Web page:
Sunday, April 03, 2005

So I've been trying to think about what rubbed me the wrong way about this post of Hugo Schwyzer's about an exercise he did with the church youth group he runs. In it, he had all the kids, girls and boys, go around a circle and discuss what they did and didn't like about their bodies. The value of this, he says, is that it taught the kids that everyone, including the conventionally attractive, has body issues. And then maybe they'll realize that everyone has body image issues and that their self-perception, rather than their bodies, is flawed.

Now, I think that Hugo is pretty well clued in to the aspect of our culture that tells girls that they should have "perfect" bodies. But he's not so attuned, I think, to the bit of beauty culture that tells girls and women that since perfection is unattainable, even the most beautiful woman must be engaged in a constant, doomed struggle against her own inevitable flaws. It's very Christian, in a sense: just as the good Christian will, try as he might, never overcome his own sinful nature, the beautiful woman can never, despite her constant vigilance, overcome creeping ugliness. And therefore, one aspect of appropriate femininity is the constant, doomed quest for that elusive perfection. This is enforced through fear (you're going to wrinkle! You're going to get fat!), and it's also enforced through fear of vanity. It's rude to admit you like you're body, and it threatens to make you look foolish. Chances are that you are not all that, so if you admit you're satisfied with how you look, you will appear to be conceited and have delusions of acceptability. Better to preemptively admit that you're aware of your imperfections than to look like you think you're better looking than you really are.

So I worry that Hugo's exercise is going to backfire. He thinks that the kids will recognize that their good-looking peers are insecure too and will recognize that those insecurities aren't grounded in reality. But I think that, for girls at least, it might just hammer home the notion that all women, no matter how beautiful, must criticize and discipline their bodies. And if the beautiful girls recognize they're not good enough and must fix themselves, what does that say about what the mousy girls should be doing?

That's what's going on with the girls who said they wanted to look like Mary Kate Olsen, I think. I mean, come on. Nobody really wants to look like Mary Kate Olsen: she's an overgrown munchichi. But she's our current celebrity anorexic, and they want to emulate her supposed self-control and self-denial. (It's sort of ironic in light of the persistent rumors that Mary Kate's thinness is of the more chemically-induced variety. But anyway.) They chose her as their role model not because of how she looks but because of what she does to look that way. Given that, I can't see why they'd see the light when they realized that their attractive peers felt their bodies also needed to be fixed and disciplined. It's more likely that they'll decide they should emulate the pretty kids.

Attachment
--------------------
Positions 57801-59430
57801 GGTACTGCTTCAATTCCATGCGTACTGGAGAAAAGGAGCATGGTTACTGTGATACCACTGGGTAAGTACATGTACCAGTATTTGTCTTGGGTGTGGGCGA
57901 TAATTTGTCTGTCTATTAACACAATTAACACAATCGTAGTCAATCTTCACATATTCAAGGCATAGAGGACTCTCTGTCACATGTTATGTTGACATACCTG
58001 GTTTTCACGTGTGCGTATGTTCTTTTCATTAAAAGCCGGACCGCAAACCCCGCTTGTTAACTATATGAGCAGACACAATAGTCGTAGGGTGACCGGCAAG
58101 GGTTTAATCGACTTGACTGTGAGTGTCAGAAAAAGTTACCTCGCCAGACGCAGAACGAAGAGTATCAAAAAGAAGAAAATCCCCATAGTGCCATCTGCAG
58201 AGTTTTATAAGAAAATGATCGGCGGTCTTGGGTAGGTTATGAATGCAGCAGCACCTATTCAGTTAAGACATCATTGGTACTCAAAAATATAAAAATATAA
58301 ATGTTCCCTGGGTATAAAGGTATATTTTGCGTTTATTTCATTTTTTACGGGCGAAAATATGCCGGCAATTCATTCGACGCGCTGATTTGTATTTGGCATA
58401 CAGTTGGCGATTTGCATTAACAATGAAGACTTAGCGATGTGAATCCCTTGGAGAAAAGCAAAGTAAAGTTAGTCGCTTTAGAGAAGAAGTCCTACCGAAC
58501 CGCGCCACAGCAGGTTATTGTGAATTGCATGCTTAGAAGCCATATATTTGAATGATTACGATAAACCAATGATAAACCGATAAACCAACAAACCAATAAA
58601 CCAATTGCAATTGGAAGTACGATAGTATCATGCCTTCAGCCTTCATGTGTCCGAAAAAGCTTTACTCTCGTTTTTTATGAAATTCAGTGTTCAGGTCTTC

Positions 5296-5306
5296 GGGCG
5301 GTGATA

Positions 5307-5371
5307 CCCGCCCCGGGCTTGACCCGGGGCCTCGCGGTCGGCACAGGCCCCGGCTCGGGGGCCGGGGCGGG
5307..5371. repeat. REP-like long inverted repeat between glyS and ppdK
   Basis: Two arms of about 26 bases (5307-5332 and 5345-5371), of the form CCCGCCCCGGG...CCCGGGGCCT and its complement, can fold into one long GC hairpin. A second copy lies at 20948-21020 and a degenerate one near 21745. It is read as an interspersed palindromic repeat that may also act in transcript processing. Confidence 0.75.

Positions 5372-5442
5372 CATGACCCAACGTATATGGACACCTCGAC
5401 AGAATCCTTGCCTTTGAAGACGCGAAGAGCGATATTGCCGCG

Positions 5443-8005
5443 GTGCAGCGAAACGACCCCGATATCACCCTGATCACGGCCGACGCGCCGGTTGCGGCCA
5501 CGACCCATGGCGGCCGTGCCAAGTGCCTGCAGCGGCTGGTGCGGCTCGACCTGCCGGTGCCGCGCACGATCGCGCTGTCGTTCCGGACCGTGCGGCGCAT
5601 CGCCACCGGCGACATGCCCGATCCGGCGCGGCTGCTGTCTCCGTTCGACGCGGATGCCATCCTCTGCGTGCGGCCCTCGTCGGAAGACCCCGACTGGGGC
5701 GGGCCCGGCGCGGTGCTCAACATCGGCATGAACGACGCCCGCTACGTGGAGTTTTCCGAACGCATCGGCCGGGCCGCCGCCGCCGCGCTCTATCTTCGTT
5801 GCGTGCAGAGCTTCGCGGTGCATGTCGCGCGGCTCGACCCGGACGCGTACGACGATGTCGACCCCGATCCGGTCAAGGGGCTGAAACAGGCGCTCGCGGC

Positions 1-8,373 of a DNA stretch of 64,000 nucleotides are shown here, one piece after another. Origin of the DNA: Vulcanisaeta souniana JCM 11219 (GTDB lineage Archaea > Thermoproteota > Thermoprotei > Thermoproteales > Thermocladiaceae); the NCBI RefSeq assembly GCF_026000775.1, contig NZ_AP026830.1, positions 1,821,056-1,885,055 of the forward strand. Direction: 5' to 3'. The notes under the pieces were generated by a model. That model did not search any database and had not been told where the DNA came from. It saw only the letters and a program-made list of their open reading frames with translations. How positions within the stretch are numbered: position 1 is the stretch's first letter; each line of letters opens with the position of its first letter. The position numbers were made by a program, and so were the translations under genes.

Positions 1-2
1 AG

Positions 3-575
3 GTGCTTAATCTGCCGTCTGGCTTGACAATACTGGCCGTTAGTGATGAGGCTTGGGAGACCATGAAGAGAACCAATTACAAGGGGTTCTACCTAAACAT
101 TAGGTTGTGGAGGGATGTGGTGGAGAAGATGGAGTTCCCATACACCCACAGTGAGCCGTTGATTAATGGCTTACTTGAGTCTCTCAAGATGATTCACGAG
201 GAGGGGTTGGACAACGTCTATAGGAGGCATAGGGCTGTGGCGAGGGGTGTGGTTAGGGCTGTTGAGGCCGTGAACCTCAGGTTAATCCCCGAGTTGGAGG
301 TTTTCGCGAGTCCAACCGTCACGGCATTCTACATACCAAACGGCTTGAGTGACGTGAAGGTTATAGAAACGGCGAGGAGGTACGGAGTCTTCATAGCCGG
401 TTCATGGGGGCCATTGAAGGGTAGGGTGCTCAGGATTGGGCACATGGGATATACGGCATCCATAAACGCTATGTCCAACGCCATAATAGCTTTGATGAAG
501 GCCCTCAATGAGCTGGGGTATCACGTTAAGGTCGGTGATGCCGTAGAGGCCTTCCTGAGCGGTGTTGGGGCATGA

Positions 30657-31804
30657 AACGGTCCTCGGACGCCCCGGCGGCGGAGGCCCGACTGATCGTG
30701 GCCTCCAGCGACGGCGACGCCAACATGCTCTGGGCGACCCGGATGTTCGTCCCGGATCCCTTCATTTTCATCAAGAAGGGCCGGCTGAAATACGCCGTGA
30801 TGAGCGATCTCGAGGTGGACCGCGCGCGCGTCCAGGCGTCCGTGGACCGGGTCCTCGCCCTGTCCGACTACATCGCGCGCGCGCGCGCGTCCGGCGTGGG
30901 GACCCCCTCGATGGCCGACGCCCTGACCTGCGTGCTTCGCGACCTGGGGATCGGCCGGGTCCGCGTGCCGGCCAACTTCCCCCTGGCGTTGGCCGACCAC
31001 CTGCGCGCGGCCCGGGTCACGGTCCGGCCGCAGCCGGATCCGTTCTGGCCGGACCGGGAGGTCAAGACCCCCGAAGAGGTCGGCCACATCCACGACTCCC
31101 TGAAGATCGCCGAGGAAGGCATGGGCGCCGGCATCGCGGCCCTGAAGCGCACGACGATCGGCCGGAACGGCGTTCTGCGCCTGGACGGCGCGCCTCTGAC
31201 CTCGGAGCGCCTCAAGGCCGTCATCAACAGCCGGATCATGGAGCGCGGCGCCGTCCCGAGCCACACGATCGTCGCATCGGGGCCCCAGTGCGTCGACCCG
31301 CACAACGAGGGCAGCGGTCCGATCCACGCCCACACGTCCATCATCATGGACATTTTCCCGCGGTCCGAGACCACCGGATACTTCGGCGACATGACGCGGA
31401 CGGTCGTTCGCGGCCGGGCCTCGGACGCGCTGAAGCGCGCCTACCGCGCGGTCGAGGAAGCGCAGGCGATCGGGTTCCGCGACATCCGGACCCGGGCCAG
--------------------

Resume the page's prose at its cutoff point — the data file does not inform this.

I have an indelible memory from the first time I attended a church "youth group." The second I walked down the stairs to the building's basement, I saw the big guys with their varsity jackets were clustered around the pool table as some young girl walked by it, brushing her hand across the felt-edge of it, like everyone was immitating some secular movie they'd seen. I was obviously way in over my head, socially. And thank god, because the youth pastor (brother of the woman who was creating all that evil liberal stuff like Murphy Brown) was a bit nutters with the End Times line.
I think an exercise like that could be effective if it were followed by a really good "fight the power" sermon, advocating that we all decide together to shift from an idea that none of us look good enough to the idea that all of us look good enough. Talk about how the establishment wants to take away our power by making all of us feel inadequate and pressuring us to waste our time and money trying to meet an impossible physical standard.

Also, a good Christian viewpoint on it would be "did God make a mistake when he gave you that kind of nose?", pointing out that for people to prefer one body size or style over another is a lot like preferring one skin color over another and is disrespectful of God's creation.
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